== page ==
New Mexico universities face prospect of budget challenges

 


SANTA FE, N.M. (AP) — Officials say the University of New Mexico and New Mexico State University face the prospect of major budget challenges because of reduced state funding and other fiscal fallout from the coronavirus pandemic and reduced energy prices.

The Santa Fe New Mexican reports that UNM likely faces a $22 million cut in state funding while New Mexico State will have about $20 million less to spend in the current fiscal year because of reduced state funding, revenue losses from lower enrollment and other circumstances.

The universities' fiscal troubles stem partly from spending cuts approved last month by legislators and Gov. Michelle Lujan Grisham to help close a budget gap caused by the pandemic and falling oil revenues.

UNM President Garnett Stokes said it remains to be seen what the effects will be and that the numbers are subject to change partly because of uncertainties about possible losses of out-of-state and international students.

However, New Mexico State Chancellor Dan Arvizu said the anticipated loss in revenue represent enormous budget challenges.

In other developments:

— New Mexico state health officials on Saturday reported four additional COVID-19 deaths and 280 additional confirmed cases., increasing the statewide death toll to 569 and the total number of cases to 16,736.

The number of infections is thought to be far higher because many people have not been tested, and studies suggest people can be infected with the virus without feeling sick.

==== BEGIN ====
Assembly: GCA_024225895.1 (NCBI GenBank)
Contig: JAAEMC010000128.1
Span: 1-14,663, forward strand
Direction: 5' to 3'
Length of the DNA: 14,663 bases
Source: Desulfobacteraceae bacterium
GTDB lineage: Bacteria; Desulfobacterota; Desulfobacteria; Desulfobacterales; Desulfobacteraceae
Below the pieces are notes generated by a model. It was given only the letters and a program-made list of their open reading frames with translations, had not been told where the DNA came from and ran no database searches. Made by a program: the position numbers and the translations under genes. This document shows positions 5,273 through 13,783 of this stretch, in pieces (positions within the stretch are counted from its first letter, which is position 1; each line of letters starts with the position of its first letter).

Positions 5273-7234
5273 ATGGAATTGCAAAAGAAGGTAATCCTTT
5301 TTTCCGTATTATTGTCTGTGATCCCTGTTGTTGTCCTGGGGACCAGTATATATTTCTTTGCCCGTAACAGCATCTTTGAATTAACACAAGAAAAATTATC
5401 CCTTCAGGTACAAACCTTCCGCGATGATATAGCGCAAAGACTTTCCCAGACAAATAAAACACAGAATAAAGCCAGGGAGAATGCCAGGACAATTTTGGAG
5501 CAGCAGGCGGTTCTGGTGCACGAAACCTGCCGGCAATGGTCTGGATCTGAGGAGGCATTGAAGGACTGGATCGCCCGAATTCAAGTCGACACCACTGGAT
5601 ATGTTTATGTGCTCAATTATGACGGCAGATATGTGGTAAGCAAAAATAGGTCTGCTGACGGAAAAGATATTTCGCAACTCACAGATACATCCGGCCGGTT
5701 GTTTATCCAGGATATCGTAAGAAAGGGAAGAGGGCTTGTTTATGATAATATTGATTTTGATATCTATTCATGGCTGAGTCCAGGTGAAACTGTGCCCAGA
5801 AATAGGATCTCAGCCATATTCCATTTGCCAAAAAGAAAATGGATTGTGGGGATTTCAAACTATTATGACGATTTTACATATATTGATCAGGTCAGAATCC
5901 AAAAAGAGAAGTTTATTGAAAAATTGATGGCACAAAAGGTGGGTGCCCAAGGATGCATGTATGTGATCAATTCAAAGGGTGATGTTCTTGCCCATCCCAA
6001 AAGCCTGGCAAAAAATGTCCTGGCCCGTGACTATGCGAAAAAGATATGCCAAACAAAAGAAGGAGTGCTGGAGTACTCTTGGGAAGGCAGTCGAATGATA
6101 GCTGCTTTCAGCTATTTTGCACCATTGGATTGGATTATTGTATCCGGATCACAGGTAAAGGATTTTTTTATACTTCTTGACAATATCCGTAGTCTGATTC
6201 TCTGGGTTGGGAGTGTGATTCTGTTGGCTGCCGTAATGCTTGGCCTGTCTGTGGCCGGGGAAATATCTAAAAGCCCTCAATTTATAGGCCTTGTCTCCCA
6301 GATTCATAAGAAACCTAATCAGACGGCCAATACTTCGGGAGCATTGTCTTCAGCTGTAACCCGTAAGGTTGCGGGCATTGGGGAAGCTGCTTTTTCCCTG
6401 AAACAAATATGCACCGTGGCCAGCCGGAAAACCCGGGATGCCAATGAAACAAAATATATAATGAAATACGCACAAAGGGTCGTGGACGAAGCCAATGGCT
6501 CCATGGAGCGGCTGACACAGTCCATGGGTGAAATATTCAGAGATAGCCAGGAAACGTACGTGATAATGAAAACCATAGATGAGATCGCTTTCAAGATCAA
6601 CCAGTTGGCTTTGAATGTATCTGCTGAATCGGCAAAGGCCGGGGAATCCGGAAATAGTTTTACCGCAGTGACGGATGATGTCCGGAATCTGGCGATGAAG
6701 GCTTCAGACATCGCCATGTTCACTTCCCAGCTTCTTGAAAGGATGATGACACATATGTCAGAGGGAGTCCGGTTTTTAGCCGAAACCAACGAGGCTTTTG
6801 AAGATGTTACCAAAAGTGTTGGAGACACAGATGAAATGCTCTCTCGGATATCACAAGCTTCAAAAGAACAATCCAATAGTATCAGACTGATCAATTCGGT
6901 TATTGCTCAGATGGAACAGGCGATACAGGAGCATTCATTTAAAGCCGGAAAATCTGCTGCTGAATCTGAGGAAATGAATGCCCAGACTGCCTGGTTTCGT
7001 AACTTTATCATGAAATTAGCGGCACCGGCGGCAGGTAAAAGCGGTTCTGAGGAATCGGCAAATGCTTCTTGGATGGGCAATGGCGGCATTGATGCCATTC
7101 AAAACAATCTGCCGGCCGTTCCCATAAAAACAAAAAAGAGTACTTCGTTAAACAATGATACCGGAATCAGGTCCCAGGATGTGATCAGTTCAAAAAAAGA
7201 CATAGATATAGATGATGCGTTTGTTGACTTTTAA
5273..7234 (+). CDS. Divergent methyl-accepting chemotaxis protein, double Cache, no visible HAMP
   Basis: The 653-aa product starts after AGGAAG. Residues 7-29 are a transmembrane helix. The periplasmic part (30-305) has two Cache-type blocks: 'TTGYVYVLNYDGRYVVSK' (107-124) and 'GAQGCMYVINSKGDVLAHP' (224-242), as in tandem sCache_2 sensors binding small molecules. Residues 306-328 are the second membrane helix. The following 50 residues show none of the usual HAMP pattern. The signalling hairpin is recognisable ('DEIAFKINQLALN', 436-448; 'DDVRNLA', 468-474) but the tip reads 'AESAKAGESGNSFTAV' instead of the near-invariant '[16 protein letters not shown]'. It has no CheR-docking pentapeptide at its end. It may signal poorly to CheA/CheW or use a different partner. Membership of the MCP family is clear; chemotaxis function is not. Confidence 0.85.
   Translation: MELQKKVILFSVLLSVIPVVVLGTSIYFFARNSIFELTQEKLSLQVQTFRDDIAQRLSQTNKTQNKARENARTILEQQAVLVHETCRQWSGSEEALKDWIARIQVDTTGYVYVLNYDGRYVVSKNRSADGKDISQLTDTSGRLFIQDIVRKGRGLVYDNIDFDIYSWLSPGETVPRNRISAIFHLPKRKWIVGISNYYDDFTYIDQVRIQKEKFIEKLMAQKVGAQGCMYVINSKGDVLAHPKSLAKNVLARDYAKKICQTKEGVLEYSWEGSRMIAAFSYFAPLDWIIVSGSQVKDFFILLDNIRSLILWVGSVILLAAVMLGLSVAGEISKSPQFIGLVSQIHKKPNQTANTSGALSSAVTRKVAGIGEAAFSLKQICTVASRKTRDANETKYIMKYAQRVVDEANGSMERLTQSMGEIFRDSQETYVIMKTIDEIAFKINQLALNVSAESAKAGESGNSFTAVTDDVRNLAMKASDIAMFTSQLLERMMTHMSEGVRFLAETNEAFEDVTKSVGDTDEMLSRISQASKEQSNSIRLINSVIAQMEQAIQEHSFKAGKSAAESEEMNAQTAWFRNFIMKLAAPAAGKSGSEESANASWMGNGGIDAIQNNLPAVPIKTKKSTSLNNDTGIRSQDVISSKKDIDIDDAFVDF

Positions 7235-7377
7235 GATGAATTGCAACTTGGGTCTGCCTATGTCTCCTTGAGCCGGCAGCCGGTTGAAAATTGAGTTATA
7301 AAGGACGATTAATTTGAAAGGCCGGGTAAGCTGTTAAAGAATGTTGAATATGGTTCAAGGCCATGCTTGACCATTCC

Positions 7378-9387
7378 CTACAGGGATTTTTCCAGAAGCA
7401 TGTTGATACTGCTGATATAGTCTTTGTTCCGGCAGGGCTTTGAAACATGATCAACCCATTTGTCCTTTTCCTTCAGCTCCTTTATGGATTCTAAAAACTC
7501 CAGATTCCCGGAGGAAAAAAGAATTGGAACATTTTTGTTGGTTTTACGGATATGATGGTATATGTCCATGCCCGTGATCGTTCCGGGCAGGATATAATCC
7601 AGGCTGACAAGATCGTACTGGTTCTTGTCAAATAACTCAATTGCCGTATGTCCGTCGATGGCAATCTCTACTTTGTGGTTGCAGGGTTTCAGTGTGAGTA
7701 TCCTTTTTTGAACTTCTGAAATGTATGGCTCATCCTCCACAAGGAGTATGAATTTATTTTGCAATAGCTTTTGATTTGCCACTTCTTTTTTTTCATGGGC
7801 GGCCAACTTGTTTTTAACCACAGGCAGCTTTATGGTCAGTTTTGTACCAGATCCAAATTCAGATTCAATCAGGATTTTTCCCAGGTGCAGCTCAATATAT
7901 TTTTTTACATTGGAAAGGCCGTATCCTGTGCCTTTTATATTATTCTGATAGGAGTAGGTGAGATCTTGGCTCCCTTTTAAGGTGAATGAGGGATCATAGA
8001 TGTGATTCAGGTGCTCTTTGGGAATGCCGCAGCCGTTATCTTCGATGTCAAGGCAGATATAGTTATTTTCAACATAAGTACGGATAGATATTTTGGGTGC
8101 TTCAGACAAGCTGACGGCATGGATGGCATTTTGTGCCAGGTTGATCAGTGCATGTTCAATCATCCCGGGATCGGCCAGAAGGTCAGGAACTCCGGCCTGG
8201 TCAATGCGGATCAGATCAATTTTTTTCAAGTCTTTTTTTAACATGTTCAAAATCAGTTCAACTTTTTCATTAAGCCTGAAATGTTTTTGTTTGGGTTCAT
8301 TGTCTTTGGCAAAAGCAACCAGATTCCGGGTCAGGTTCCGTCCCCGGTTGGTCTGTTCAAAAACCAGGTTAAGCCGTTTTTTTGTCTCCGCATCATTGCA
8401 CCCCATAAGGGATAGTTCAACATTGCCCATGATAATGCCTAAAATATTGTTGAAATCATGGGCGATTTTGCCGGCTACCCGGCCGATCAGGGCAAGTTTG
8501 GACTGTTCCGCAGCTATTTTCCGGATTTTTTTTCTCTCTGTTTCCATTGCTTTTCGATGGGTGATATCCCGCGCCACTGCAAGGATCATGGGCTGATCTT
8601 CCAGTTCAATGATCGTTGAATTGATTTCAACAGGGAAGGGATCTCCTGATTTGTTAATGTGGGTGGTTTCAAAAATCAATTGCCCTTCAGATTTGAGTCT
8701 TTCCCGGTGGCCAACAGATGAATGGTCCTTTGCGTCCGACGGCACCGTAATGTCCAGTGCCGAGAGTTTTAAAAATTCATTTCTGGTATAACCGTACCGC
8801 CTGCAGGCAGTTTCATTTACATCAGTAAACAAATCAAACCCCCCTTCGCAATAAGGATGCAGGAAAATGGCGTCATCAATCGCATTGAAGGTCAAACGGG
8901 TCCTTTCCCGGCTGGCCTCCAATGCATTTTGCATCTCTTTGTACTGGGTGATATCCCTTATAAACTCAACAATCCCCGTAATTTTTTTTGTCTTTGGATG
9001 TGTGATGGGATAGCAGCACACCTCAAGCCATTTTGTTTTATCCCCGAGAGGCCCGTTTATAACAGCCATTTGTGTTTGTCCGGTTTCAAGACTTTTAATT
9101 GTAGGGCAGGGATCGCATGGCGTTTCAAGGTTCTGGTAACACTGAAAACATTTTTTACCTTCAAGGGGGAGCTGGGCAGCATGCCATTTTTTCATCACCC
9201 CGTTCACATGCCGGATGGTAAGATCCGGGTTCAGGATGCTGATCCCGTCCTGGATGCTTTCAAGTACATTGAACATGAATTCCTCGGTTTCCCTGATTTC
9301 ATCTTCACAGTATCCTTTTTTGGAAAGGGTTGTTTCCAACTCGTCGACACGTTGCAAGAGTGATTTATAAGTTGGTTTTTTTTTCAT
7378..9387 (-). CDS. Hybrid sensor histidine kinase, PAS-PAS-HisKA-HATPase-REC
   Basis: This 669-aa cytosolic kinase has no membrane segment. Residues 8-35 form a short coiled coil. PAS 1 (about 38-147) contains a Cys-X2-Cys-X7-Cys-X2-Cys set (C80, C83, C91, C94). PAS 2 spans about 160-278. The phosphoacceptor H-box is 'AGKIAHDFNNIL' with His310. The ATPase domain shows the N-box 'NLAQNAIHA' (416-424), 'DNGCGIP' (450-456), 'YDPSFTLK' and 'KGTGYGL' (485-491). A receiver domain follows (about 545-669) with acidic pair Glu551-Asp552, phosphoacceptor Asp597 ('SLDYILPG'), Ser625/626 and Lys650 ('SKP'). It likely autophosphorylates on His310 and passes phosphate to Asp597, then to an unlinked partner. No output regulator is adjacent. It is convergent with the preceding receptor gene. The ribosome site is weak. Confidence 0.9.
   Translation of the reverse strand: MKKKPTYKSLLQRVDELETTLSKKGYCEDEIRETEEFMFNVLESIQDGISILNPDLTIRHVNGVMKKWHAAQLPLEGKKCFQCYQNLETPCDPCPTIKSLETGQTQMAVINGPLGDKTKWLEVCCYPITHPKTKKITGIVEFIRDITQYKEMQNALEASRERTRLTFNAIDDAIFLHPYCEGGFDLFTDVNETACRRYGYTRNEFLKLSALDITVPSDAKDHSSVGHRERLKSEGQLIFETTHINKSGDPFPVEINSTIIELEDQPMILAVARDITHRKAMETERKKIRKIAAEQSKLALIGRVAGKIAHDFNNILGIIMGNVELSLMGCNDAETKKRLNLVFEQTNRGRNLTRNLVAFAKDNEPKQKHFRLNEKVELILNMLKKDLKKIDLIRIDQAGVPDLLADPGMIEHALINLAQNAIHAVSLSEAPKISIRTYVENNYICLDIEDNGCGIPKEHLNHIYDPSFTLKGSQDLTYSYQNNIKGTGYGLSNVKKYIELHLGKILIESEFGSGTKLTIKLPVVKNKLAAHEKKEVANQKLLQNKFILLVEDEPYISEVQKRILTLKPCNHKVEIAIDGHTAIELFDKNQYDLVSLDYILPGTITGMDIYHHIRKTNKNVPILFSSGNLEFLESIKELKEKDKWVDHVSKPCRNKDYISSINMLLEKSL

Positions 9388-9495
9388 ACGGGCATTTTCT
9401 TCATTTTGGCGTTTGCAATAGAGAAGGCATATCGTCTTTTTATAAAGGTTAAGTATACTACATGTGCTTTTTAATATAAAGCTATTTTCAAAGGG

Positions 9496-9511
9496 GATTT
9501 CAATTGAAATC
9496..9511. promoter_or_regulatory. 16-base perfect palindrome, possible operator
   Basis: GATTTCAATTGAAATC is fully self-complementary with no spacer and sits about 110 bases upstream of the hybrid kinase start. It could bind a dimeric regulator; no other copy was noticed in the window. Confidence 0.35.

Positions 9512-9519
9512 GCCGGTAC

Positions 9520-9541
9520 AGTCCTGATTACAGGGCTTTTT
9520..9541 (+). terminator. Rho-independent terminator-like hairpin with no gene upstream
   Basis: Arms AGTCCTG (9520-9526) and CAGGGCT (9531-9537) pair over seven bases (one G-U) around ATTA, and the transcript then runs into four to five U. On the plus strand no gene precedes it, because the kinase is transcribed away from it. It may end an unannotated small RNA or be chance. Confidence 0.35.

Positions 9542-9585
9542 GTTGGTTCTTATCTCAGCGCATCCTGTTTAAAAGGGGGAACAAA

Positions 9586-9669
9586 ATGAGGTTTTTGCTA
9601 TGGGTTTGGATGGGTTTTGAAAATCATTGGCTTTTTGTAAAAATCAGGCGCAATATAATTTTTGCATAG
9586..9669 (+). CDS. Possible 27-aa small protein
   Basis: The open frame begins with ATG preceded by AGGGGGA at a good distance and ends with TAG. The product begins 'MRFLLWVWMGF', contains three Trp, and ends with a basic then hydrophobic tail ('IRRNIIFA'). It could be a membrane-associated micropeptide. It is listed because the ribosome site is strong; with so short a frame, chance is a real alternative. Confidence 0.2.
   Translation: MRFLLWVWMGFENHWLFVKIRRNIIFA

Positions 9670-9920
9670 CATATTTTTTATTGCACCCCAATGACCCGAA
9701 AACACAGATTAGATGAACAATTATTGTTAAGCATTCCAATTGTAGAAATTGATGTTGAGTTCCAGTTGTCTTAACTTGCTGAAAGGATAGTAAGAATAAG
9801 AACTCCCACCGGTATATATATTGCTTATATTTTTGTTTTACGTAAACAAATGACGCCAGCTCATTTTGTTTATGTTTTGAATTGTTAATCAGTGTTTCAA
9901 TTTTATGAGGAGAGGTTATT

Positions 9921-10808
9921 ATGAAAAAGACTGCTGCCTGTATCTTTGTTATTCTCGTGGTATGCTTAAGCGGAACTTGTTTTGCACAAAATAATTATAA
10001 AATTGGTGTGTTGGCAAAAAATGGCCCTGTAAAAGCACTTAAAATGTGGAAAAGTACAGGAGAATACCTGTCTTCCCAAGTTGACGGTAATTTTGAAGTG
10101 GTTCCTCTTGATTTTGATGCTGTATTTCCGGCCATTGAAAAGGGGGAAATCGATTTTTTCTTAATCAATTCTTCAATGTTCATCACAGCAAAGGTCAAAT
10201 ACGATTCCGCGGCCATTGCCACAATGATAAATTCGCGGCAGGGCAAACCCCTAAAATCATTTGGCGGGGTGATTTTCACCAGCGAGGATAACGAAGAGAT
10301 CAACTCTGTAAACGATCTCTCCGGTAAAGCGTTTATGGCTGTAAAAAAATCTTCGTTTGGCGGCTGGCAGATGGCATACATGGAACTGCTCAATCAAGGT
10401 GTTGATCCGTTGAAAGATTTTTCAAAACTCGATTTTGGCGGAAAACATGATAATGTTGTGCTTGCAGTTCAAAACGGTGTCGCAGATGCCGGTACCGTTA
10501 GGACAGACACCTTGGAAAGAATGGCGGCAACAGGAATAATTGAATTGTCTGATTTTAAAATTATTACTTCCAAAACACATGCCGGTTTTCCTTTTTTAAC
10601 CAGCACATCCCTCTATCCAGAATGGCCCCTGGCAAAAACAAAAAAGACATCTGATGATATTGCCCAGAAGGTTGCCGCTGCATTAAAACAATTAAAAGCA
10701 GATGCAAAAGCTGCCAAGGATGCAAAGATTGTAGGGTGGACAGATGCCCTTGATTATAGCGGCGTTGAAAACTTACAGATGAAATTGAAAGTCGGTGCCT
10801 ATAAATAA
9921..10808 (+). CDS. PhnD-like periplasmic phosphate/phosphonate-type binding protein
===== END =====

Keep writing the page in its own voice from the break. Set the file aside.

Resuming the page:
For most people, the new coronavirus causes mild or moderate symptoms, such as fever and cough that clear up in two to three weeks. For some, especially older adults and people with existing health problems, it can cause more severe illness, including pneumonia, and death. The vast majority of people recover.


— Albuquerque has created a grant program to help restaurants, cafes and breweries struggling to stay open during the pandemic to set up outdoor dining space on sidewalks and in parking lots and other spaces, Mayor Tim Keller announced Saturday.

The $200,000 federally funded program run by the Economic Development Department will provide grants ranging from $2,500 to $10,000 to purchase or rent tents, Keller said in a statement.

"For local restaurants, cafes and breweries, this isn't just a question of getting through a couple months of restrictions anymore, this is about bracing for the long haul," Keller said.

— The Roswell City Council will consider directing the city manager to not enforce the governor's emergency health orders and investigate options for legal action against New Mexico Michelle Lujan Grisham.

Five council members asked that the proposed directives be placed on the agenda for a special meeting scheduled Thursday for budget and year-end fiscal matters, the Roswell Daily Record reported.

The first item would direct City Manager Joe Neeb "to not enforce emergency orders issued by the governor concerning COVID-19 through any of the city departments," while the second would direct Neeb to investigate litigation options against the governor "for damages to the city of Roswell caused by emergency orders concerning COVID-19."


 

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